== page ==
WESTERN STATES YOUTH GATHERING, Dream Big, was held at California Lutheran University at the end of June. LOPP-CA’s director, Mark Carlson, partnered for a couple of care for creation and climate-change workshops with a Ventura County-based AmeriCorps volunteer serving with CivicSpark, an initiative of Gov. Jerry Brown and the Local Government Commission, which places energy and water fellows with local governments, working on a diverse array of projects.  Carlson also initiated invitations to presenters to do other workshops on youth and climate change (California Interfaith Power & Light), immigration and refugees (the Rev. Alexia Salvatierra), and gun violence (Joint Episcopal-Lutheran Gun Violence Prevention Task Force of Southern California), each offered twice. Several sessions drew standing and sitting-on-the- classroom-floor crowds of interested youth and adults.

LEGISLATIVE UPDATE: SB 54, the California Values Act, which seeks to separate state and local law enforcement from immigration enforcement in most circumstances, passed the Assembly Public Safety Committee and continues a path to the Assembly floor, where the outcome is uncertain. Over 15 faith leaders and advocates (see photo right), including Carlson, the Rev. Jason Bense, and Sierra Pacific Synod Bishop Mark Holmerud and his wife, Debbi, (a retired high school principal), met with two of Gov. Brown’s policy staff. The values of due process, hospitality and the safety and dignity of all were shared. A few shared their stories, including a couple accompanied by the Holmeruds. Gov. Brown has not yet indicated a position on SB 54.


Peter Severson, Lutheran Advocacy Ministry–Colorado

SENATE HEALTH CARE BILL: Lutherans were out in force to respond to the released draft of the Senate’s Better Care Reconciliation Act. Colorado Sen. Cory Gardner was one of the lawmakers who worked on the bill behind closed doors, and Lutheran Advocacy Ministry-Colorado helped facilitate visits to the senator’s offices around the state to respond to the proposed deep cuts in Medicaid and other critical health care services.

In Denver, Director Peter Severson joined Rocky Mountain Synod intern Kaari von Bernuth (photo below) to speak to staffers about the people who benefit from Medicaid and to advocate against lifetime per capita caps.

In Gardner’s home town of Yuma, Col., staff from Eben Ezer Lutheran Care Center in Brush (50 miles to the west) drove to visit the senator’s office, including CEO. Shelly Griffith, Deacon Ro Fesser, and the Rev. Dan Hays. They shared stories of the nearly 130 people living at Eben Ezer who benefit from Medicaid, people who would be severely hurt by the proposed cuts and lifetime caps. Eben Ezer also serves an additional 130 Medicaid clients through home-health services in a seven-county region.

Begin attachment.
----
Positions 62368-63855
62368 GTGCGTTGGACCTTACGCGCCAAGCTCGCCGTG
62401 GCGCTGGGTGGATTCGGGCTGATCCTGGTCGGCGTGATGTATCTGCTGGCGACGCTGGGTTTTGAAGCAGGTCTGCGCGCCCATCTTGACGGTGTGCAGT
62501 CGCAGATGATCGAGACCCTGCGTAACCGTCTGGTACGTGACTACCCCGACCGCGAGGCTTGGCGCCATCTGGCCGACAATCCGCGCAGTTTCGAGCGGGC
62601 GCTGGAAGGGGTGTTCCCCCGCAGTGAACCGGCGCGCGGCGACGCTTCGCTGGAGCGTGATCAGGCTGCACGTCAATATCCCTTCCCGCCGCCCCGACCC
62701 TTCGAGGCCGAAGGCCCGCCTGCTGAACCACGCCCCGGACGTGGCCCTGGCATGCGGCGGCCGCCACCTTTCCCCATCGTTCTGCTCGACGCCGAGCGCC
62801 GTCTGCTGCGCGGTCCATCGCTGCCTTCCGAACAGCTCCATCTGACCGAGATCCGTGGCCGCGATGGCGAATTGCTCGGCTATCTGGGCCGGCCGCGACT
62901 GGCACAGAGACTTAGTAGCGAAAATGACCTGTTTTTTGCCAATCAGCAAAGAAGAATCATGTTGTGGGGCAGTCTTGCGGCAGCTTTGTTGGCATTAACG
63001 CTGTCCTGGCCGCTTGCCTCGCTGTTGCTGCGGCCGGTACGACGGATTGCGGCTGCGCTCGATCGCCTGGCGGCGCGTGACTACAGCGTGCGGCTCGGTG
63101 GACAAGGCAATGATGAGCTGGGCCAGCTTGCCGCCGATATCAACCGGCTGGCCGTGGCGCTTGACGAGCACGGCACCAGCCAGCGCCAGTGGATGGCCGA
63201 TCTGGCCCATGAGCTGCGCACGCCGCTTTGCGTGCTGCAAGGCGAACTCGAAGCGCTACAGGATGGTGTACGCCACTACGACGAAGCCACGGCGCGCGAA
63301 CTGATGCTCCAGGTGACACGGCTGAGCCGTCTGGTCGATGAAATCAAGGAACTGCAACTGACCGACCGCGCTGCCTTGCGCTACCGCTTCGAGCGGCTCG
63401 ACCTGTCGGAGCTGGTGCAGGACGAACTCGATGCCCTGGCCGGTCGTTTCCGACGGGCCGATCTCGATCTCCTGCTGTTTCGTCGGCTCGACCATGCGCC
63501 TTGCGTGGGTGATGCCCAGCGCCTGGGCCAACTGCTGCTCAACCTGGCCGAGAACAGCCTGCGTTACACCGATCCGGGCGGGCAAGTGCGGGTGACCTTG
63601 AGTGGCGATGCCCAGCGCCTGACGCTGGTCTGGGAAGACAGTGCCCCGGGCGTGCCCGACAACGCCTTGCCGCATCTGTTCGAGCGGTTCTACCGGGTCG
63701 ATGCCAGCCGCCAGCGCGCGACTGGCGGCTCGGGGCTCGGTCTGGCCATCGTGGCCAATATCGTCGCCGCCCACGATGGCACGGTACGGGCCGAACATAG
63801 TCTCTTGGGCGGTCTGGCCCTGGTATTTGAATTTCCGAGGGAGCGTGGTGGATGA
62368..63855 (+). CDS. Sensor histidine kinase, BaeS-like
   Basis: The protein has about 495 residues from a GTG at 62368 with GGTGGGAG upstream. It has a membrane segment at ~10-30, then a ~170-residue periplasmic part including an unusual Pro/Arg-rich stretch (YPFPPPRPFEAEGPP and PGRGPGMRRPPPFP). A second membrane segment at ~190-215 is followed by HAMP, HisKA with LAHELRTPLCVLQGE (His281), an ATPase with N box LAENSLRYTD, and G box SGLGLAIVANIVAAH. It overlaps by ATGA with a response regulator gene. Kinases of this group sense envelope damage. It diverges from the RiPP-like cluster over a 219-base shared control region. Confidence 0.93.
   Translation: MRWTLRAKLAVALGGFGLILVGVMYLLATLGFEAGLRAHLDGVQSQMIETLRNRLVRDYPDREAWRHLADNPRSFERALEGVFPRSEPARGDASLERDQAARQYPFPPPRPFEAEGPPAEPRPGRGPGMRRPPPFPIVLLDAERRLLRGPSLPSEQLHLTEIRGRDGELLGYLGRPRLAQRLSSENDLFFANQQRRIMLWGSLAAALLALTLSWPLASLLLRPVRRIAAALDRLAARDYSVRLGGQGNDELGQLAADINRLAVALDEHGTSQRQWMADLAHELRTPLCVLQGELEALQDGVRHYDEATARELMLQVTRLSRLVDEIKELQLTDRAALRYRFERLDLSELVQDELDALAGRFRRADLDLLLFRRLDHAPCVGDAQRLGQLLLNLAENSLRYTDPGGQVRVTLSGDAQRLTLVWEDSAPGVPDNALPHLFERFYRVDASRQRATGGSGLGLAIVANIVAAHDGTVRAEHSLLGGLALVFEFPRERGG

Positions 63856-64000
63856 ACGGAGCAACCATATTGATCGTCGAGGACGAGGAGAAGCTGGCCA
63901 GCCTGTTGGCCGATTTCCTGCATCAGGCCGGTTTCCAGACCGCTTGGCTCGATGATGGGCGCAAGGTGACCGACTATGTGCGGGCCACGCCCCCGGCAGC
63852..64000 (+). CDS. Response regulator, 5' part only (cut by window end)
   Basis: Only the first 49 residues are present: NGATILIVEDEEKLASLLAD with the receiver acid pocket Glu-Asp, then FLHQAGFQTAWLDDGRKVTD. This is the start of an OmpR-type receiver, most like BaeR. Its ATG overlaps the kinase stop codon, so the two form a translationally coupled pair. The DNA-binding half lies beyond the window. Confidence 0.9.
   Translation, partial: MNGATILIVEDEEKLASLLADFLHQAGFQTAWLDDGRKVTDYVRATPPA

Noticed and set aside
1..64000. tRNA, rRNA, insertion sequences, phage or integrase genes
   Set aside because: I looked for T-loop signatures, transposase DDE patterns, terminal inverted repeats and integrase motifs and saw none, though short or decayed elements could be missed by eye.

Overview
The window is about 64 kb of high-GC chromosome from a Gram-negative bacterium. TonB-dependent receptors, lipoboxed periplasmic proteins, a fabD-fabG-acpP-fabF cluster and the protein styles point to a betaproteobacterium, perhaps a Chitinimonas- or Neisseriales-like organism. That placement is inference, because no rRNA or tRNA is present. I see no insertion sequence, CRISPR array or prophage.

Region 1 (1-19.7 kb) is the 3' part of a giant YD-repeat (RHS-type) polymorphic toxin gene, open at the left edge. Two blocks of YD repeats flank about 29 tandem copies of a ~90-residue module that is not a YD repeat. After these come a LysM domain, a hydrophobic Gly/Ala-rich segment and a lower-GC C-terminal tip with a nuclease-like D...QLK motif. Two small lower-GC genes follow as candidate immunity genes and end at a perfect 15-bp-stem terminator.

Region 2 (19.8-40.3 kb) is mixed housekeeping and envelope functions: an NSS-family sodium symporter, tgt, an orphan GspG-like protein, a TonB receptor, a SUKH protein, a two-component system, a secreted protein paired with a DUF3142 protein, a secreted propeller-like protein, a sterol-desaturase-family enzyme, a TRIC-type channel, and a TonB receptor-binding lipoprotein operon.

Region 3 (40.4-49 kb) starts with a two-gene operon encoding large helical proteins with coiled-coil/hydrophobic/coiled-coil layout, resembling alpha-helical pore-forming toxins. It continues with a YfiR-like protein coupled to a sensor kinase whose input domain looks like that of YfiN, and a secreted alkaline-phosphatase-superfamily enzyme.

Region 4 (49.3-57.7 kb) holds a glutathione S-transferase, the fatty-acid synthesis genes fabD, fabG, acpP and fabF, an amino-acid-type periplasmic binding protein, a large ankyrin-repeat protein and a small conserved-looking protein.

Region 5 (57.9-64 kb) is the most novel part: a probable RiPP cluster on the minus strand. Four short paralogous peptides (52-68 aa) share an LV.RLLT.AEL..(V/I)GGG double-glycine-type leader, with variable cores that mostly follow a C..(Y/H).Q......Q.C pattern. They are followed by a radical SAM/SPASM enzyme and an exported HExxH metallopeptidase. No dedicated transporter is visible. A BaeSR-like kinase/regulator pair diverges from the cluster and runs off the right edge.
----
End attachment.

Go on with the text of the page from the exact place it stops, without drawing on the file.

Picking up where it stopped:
We will continue to join our Colorado-based and national partners in advocating for health care reform that doesn’t cut off services for poor and vulnerable people in order to pay for tax cuts for the wealthy. Stay tuned!

For more on this story and others like it, visit the Rocky Mountain Synod blog, RMS in the Neighborhood.


Tammy Walhof, Lutheran Advocacy–Minnesota

CONTINUING CHAOS: The session is over – everything is settled. Right? Wrong! The tax bill included a provision to defund the Department of Revenue if the bill was vetoed. Even some key negotiators seemed blindsided that it ended up in the final bill. So, seeking leverage to bring the Legislature back to the negotiating table on a few items, Gov. Mark Dayton line-item vetoed Legislature funding. Was that unconstitutional? Some say it violates the balance of power, but the statute doesn’t prohibit it. Was it unconstitutional for the Legislature to defund the Revenue Department if the tax bill was vetoed? Now the courts are involved. Let’s see what happens!

THANKS FOR GOOD BEHAVIOR/WORK AND PRAY FOR BETTER: Despite new lows for extreme partisanship and sneaky deals in the dark, some legislators maintained respect and civility throughout. Thank Majority Leader Paul Gazelka for his respect of everyone and for negotiating in good faith (regardless of policy positions). Encourage him to help limit incivility and posturing, and to take a lead facilitator role in future negotiations. Thank Gov. Dayton and his commissioners for negotiations that prevented some of the worst cuts and excesses, even if some provisions still hurt vulnerable people and God’s creation. Urge House Speaker Kurt Daudt to work for better civility, to let legislative action be more transparent, and to consider de-escalation training for the House and its leaders. Confrontation and posturing aren’t helpful; neither is adding provisions that weren’t part of negotiations.

FEDERAL ISSUES: The president’s budget proposal would cut and change many programs in very harmful ways for vulnerable people and God’s creation! Watch for coming action alerts!

Like and follow us on Facebook; follow us on Twitter, and check for updates regularly on our website.

New Mexico

Ruth Hoffman, Lutheran Advocacy Ministry–New Mexico